Policy in Plainer English

Hunger Vital Sign & Risk Screening Tools

June 06, 2022 Helen Labun Season 5 Episode 2
Policy in Plainer English
Hunger Vital Sign & Risk Screening Tools
Show Notes Transcript

Find all supporting materials at the Hunger Vital Sign explainer series website.

This episode features an interview with Richard Sheward, Director of Innovative Partnerships at Children's HealthWatch

Citation for the Hunger Vital Sign tool and link to the original research:

Hager, E. R., Quigg, A. M., Black, M. M., Coleman, S. M., Heeren, T., Rose-Jacobs, R., Cook, J. T., Ettinger de Cuba, S. E., Casey, P. H., Chilton, M., Cutts, D. B., Meyers A. F., Frank, D. A. (2010). Development and Validity of a 2-Item Screen to Identify Families at Risk for Food Insecurity. Pediatrics, 126(1), 26-32. doi:10.1542/peds.2009-3146.

Audio Editing and Post-Production Provided By Evergreen Audio


LABUN:

Welcome to the second of our short explainers for the Hunger Vital Sign tool. Last episode we went over why Children’s HealthWatch wanted a screening tool for food insecurity. This episode will give you information on how they defined what makes a good screening tool.  I’m your host, Helen Labun. And to help with the explanations, we have a guest expert from the organization that created the Hunger Vital Sign. 

SHEWARD:

I'm Richard Sheward, Director of Innovative Partnerships at Children's HealthWatch.


LABUN:

In the late 1990s and early 2000s, Children’s HealthWatch saw that children and families were suffering poor health due to a range of factors that weren’t apparent in a typical medical exam, including the effects of food insecurity. Their research team partnered with Doctors Erin Hager and Anna Quigg to develop a tool that would let health care providers identify patients with food security risks. This tool needed to build a bridge between what researchers were seeing in their detailed studies, to what health practice staff could quickly identify in the course of a short visit. We can phrase this in a way that applies to all screening tools:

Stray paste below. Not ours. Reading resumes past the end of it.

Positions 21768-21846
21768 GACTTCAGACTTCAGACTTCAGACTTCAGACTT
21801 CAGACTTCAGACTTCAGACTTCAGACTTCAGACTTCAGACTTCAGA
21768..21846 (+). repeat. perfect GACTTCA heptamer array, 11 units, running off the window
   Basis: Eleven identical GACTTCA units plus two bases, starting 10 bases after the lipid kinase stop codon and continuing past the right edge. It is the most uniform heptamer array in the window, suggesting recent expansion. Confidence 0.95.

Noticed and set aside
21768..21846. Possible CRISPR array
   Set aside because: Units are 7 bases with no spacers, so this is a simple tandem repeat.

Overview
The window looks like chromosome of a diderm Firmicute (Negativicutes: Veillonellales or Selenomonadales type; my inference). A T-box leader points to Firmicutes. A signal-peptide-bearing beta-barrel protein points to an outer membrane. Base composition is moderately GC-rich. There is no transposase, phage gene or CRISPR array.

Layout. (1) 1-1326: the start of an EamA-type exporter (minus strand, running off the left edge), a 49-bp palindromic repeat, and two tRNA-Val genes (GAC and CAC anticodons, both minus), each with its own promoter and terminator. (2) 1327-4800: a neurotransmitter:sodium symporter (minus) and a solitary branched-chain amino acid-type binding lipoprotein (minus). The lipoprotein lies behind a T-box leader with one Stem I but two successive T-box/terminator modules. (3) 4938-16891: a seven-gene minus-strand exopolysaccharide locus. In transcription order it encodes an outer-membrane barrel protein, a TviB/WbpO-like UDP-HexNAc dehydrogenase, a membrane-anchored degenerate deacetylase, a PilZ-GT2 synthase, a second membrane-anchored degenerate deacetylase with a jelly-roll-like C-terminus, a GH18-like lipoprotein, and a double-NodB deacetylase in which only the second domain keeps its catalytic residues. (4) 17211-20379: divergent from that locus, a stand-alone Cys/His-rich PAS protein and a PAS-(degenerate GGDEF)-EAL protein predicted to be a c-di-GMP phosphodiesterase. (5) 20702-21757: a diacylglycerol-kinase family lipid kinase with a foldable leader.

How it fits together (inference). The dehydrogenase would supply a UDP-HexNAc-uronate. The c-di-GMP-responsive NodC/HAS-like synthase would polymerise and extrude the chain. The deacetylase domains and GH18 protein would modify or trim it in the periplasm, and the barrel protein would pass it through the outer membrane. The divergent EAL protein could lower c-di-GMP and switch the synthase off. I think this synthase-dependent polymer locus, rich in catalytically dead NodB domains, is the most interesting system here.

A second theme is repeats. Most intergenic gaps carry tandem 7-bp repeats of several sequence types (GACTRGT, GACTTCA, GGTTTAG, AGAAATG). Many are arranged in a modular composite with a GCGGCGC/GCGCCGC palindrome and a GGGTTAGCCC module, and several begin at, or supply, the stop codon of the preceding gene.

SHEWARD:

So, the purpose of a screening tool is essentially to identify some unrecognized condition through the application of a questionnaire or a test or an examination, some procedure that's gonna identify this condition that you can't see. Essentially, they’re designed to do screening that will sort out individuals that probably don't have that condition from those that probably do have that condition.


LABUN:

In the words of researcher John Cook from last episode, screeners are making something that’s invisible, visible. 


SHEWARD:

And it's important to differentiate that a screening tool is not meant to be a diagnostic tool. That's a whole separate ballgame.


LABUN:

We’ll get into this point in depth in later episodes, it’s worth emphasizing here: a screening tool is only ever a first step. It’s flagging “hey, there’s something here you might want to pay attention to”. 

SHEWARD:

There are a few criteria for what makes a screening tool successful. It has to be reliable, meaning that you'll get the same results when that screener is repeated in the same target individuals or the same settings. It needs to have a certain level of acceptability, meaning that that tool is not embarrassing or socially unacceptable, that it's acceptable to the individual completing it. And then most importantly, it has to be valid, meaning that you're able to distinguish those that do have the condition from those that probably do not have that condition, so that it's measuring what it's intended to measure.


LABUN:

We’re going to start with what makes a screening tool valid.


We’ve already defined this as a form of alert system, and like any other kind of alert system, there are attributes that make it more or less useful. Alarm clocks are easy, they work well when they go off at the time you set them for. Other alarms are less exact. When I’m baking and my timer goes off, I check the cookies or bread or whatever is in the oven for done-ness – the time is good if it goes off when I set it for, but a few other things need to also be calibrated correctly to make that correspond to when I need to take my baking project out of the oven. I need to check myself for actual done-ness, and if the alert system works well then I don’t need to guess too many more times, or burn too many loaves, to get it right. Or, think of another common alert system – the pings from our phones. Calibrated correctly, the phone calls our attention to the important meeting we were in danger of missing, calibrated incorrectly and our days become a cacophony of pings until we learn to ignore them . . . and possibly miss the meeting.